The 3ICE 3-on-3 hockey league will award the Patrick Cup to its inaugural champions this weekend in Las Vegas. Just don’t expect the winning players to lift it over their heads.
“It’s heavy as hell, man,” said E.J. Johnston, the founder and CEO of 3ICE. “It’s like 65 pounds.”
The first year of this start-up league has been defined by inventive thinking, creative solutions to challenges and an untraditional approach to hockey. So it’s only fitting that the 3ICE season — which concludes with a four-team tournament at Orleans Arena on Saturday (4 p.m. ET, CBS) — would end with a string of meetings about the proper way to present a trophy that weighs as much as a German shepherd.
“It’s a running joke internally,” Johnston said. “We’ll likely take if off the table and then have them skate it below their waist. Certainly not above their heads.”
To create the trophy that 3ICE wanted at a lighter weight would have taken a year. Time being of the essence, the trophy-makers used a heavy porcelain base for the Patrick Cup, which is named in honor of league commissioner Craig Patrick.
Joe Mullen, who coaches the eponymous top seed in the 3ICE championship tournament, hoisted Lord Stanley’s Cup three times as an NHL player. This trophy weighs nearly twice as much.
“I hope I get the chance to win it, but I’m not even tryin’ to lift it,” he said, chuckling.
Johnston said the plan is to create a lighter championship trophy for the second season of 3ICE.
There are other weighty issues facing 3ICE as its first season concludes. But after nine weeks of exhausting, exhilarating and frequently innovative hockey, there’s a celebratory mood about this first campaign — and not just because there’s $1 million on the line in Vegas this weekend (with around $127,000 going to each player on the winning team).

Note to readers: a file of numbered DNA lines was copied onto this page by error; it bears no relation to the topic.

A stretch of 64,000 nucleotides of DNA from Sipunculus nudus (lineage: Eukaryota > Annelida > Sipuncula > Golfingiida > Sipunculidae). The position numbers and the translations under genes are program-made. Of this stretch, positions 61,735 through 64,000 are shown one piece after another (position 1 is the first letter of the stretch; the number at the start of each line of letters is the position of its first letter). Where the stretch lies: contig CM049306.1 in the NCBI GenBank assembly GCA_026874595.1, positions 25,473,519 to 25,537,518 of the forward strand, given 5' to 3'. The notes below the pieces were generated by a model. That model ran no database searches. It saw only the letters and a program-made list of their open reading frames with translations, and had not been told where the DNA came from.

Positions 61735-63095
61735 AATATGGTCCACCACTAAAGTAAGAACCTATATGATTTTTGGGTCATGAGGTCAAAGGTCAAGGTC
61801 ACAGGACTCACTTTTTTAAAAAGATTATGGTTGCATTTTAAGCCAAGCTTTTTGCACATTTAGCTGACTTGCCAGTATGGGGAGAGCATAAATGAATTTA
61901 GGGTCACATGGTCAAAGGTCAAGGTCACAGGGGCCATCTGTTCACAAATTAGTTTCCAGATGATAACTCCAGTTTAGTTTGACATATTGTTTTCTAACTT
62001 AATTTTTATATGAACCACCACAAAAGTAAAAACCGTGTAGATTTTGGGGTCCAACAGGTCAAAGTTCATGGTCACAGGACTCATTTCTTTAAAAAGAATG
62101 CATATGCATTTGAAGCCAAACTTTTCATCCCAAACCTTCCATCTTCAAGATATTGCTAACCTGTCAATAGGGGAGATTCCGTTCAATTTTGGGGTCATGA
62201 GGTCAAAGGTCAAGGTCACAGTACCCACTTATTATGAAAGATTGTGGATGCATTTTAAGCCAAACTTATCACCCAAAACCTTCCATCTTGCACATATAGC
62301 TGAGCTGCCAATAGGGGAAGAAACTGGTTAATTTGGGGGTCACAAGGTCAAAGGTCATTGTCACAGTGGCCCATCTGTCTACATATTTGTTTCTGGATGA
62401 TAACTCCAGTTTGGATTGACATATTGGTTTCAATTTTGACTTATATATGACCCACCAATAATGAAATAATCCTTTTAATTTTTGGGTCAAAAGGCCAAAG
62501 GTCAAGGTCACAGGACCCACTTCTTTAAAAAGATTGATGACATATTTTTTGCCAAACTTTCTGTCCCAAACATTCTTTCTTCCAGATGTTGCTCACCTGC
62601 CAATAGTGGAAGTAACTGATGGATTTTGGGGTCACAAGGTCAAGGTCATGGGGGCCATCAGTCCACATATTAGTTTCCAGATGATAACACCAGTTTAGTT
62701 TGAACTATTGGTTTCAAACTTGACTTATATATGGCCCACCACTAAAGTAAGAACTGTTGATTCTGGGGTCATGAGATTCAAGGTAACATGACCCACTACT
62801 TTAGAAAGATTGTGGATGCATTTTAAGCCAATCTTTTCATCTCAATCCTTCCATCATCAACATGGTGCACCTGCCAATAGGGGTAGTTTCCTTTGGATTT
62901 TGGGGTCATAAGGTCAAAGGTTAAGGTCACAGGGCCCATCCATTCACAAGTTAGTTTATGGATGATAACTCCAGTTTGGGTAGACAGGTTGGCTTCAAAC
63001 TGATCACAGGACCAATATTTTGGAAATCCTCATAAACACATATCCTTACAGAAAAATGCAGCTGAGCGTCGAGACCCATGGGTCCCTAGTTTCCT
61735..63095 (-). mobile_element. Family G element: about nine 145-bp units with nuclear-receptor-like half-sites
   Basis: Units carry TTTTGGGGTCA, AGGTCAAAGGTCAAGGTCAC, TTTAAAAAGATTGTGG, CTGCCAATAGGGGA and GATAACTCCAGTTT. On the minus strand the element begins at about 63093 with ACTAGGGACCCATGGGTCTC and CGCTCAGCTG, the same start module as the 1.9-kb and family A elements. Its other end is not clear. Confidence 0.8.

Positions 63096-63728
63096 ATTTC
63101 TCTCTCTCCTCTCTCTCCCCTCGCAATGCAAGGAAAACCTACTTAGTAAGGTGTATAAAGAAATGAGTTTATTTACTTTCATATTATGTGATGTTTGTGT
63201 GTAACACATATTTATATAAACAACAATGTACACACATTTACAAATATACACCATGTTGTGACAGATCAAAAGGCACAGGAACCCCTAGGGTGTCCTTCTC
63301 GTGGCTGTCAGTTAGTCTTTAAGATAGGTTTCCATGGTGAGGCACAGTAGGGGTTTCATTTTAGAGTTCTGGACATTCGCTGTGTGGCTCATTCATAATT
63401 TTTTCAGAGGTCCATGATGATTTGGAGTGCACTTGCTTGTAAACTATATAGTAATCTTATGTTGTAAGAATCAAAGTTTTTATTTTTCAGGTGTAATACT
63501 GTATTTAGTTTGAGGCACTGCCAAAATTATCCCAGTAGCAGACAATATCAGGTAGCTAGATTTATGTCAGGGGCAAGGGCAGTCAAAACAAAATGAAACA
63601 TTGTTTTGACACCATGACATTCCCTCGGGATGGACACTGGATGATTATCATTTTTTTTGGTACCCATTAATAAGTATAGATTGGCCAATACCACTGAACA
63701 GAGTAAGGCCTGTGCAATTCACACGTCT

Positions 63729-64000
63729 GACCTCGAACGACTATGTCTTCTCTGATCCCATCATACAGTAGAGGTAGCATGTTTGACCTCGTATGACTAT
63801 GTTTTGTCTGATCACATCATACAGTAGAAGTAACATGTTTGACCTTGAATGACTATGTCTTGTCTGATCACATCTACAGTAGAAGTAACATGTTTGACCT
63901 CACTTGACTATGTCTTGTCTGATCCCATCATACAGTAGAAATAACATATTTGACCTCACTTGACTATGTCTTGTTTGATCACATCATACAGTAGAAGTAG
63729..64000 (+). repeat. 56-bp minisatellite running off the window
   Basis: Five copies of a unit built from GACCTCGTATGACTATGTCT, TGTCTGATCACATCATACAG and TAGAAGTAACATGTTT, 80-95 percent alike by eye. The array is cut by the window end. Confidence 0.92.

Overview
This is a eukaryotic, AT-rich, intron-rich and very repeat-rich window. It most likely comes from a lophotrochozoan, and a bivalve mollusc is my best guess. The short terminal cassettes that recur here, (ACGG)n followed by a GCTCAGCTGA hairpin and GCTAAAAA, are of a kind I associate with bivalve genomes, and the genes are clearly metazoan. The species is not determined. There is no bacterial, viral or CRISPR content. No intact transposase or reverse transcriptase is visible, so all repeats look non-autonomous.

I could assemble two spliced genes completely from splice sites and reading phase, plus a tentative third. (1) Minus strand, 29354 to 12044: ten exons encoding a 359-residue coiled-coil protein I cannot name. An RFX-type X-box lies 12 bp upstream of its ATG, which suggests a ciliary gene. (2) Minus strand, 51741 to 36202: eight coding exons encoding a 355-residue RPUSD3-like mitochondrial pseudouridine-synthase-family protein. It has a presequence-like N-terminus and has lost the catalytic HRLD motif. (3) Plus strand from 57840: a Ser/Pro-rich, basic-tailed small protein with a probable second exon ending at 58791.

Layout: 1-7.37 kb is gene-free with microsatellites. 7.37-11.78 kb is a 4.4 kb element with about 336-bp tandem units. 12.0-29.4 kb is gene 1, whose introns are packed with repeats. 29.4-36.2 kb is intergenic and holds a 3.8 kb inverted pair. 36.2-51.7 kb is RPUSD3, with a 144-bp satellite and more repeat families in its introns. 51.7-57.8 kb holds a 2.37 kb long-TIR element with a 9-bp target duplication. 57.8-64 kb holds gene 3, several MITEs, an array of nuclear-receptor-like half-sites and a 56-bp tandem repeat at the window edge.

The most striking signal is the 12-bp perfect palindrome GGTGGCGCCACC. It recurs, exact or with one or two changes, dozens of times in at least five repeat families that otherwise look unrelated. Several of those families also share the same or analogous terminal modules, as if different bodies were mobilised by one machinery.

At the end of his six-team league’s first season, Johnston is left wondering about how the imaginative rules could influence the NHL’s 3-on-3 overtime — like allowing the puck to be played off the netting — and whether 3ICE is ahead of a curve that could see the format adopted as a Winter Olympic event in the near future.
What Johnston is certain about is that 3ICE hit most of the targets he envisioned.
“I think we’ve crushed it. When the fans come and see us, they’re so psyched we’re here,” he said. “It’s a rocket ship. The sky’s the limit.”
3ICE WAS ANNOUNCED in January 2020, a league that sought to capitalize on the kinetic qualities of the NHL’s 3-on-3 overtime format that was adopted in 2015. Initially, the plan was to have eight teams named for different sponsors. That became six teams named for the former NHL players coaching them.
The coaches were an early selling point for the league and by far the biggest stars associated with 3ICE: Hockey Hall of Famers Mullen, Guy Carbonneau, Bryan Trottier, Larry Murphy and Grant Fuhr and former Philadelphia Flyers star John LeClair.
“We were all kind of looking at each other in the meetings when it started. I mean, it’s a whole new start-up league,” Mullen said. “But once we got the guys on the ice and we could see how it was working, it really was pretty cool to be a part of it.”
Jeremy Brodeur, an ECHL netminder who played on Carbonneau’s team, said the coaches weren’t just window dressing.
“You would think that they were just faces behind the bench, but all these guys actually worked really hard to get a system down or match their lines,” he said.
The players were mostly minor leaguers, and only a handful had NHL experience.